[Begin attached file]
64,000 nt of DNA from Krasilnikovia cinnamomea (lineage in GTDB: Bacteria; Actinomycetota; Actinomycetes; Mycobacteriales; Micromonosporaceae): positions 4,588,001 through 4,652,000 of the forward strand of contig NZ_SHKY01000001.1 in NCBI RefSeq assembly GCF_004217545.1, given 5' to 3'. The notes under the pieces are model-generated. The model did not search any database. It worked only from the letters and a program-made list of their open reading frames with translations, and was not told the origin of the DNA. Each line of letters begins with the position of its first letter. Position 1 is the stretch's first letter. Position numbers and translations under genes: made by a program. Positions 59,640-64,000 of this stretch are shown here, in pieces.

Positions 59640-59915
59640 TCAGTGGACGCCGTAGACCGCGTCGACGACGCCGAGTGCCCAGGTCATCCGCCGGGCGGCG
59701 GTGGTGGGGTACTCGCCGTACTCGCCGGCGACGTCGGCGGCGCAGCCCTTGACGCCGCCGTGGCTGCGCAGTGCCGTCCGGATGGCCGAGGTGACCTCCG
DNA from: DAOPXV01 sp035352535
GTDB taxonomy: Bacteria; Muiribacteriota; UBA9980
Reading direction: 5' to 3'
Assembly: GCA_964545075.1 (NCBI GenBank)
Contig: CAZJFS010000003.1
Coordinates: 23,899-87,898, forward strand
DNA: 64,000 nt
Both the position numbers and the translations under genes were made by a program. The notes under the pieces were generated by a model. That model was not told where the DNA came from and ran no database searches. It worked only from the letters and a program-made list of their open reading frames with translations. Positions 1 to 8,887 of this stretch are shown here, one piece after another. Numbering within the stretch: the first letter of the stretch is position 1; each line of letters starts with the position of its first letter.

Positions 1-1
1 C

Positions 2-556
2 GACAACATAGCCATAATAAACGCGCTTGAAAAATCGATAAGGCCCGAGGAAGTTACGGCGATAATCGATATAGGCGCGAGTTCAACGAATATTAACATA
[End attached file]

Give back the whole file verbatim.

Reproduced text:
64,000 nt of DNA from Krasilnikovia cinnamomea (lineage in GTDB: Bacteria; Actinomycetota; Actinomycetes; Mycobacteriales; Micromonosporaceae): positions 4,588,001 through 4,652,000 of the forward strand of contig NZ_SHKY01000001.1 in NCBI RefSeq assembly GCF_004217545.1, given 5' to 3'. The notes under the pieces are model-generated. The model did not search any database. It worked only from the letters and a program-made list of their open reading frames with translations, and was not told the origin of the DNA. Each line of letters begins with the position of its first letter. Position 1 is the stretch's first letter. Position numbers and translations under genes: made by a program. Positions 59,640-64,000 of this stretch are shown here, in pieces.

Positions 59640-59915
59640 TCAGTGGACGCCGTAGACCGCGTCGACGACGCCGAGTGCCCAGGTCATCCGCCGGGCGGCG
59701 GTGGTGGGGTACTCGCCGTACTCGCCGGCGACGTCGGCGGCGCAGCCCTTGACGCCGCCGTGGCTGCGCAGTGCCGTCCGGATGGCCGAGGTGACCTCCG
DNA from: DAOPXV01 sp035352535
GTDB taxonomy: Bacteria; Muiribacteriota; UBA9980
Reading direction: 5' to 3'
Assembly: GCA_964545075.1 (NCBI GenBank)
Contig: CAZJFS010000003.1
Coordinates: 23,899-87,898, forward strand
DNA: 64,000 nt
Both the position numbers and the translations under genes were made by a program. The notes under the pieces were generated by a model. That model was not told where the DNA came from and ran no database searches. It worked only from the letters and a program-made list of their open reading frames with translations. Positions 1 to 8,887 of this stretch are shown here, one piece after another. Numbering within the stretch: the first letter of the stretch is position 1; each line of letters starts with the position of its first letter.

Positions 1-1
1 C

Positions 2-556
2 GACAACATAGCCATAATAAACGCGCTTGAAAAATCGATAAGGCCCGAGGAAGTTACGGCGATAATCGATATAGGCGCGAGTTCAACGAATATTAACATA